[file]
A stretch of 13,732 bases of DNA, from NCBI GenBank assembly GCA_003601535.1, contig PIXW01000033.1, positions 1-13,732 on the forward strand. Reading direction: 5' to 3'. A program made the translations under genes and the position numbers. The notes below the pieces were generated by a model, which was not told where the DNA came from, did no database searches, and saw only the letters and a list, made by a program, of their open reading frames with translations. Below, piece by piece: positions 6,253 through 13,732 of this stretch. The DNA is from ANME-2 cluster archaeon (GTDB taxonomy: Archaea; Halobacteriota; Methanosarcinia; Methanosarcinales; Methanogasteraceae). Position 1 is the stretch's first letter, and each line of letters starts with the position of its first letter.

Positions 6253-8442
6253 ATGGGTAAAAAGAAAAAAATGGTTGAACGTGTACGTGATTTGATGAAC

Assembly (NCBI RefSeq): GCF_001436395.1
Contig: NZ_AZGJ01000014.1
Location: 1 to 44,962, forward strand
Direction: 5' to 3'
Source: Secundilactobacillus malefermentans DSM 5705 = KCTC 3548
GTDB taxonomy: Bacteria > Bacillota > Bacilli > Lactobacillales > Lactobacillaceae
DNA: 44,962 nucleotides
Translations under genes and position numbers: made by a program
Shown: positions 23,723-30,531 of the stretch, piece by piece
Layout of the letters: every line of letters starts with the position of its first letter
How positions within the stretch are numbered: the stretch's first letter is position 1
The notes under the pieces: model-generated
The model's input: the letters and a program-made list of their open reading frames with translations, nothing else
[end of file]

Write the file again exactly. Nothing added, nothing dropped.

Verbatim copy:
A stretch of 13,732 bases of DNA, from NCBI GenBank assembly GCA_003601535.1, contig PIXW01000033.1, positions 1-13,732 on the forward strand. Reading direction: 5' to 3'. A program made the translations under genes and the position numbers. The notes below the pieces were generated by a model, which was not told where the DNA came from, did no database searches, and saw only the letters and a list, made by a program, of their open reading frames with translations. Below, piece by piece: positions 6,253 through 13,732 of this stretch. The DNA is from ANME-2 cluster archaeon (GTDB taxonomy: Archaea; Halobacteriota; Methanosarcinia; Methanosarcinales; Methanogasteraceae). Position 1 is the stretch's first letter, and each line of letters starts with the position of its first letter.

Positions 6253-8442
6253 ATGGGTAAAAAGAAAAAAATGGTTGAACGTGTACGTGATTTGATGAAC

Assembly (NCBI RefSeq): GCF_001436395.1
Contig: NZ_AZGJ01000014.1
Location: 1 to 44,962, forward strand
Direction: 5' to 3'
Source: Secundilactobacillus malefermentans DSM 5705 = KCTC 3548
GTDB taxonomy: Bacteria > Bacillota > Bacilli > Lactobacillales > Lactobacillaceae
DNA: 44,962 nucleotides
Translations under genes and position numbers: made by a program
Shown: positions 23,723-30,531 of the stretch, piece by piece
Layout of the letters: every line of letters starts with the position of its first letter
How positions within the stretch are numbered: the stretch's first letter is position 1
The notes under the pieces: model-generated
The model's input: the letters and a program-made list of their open reading frames with translations, nothing else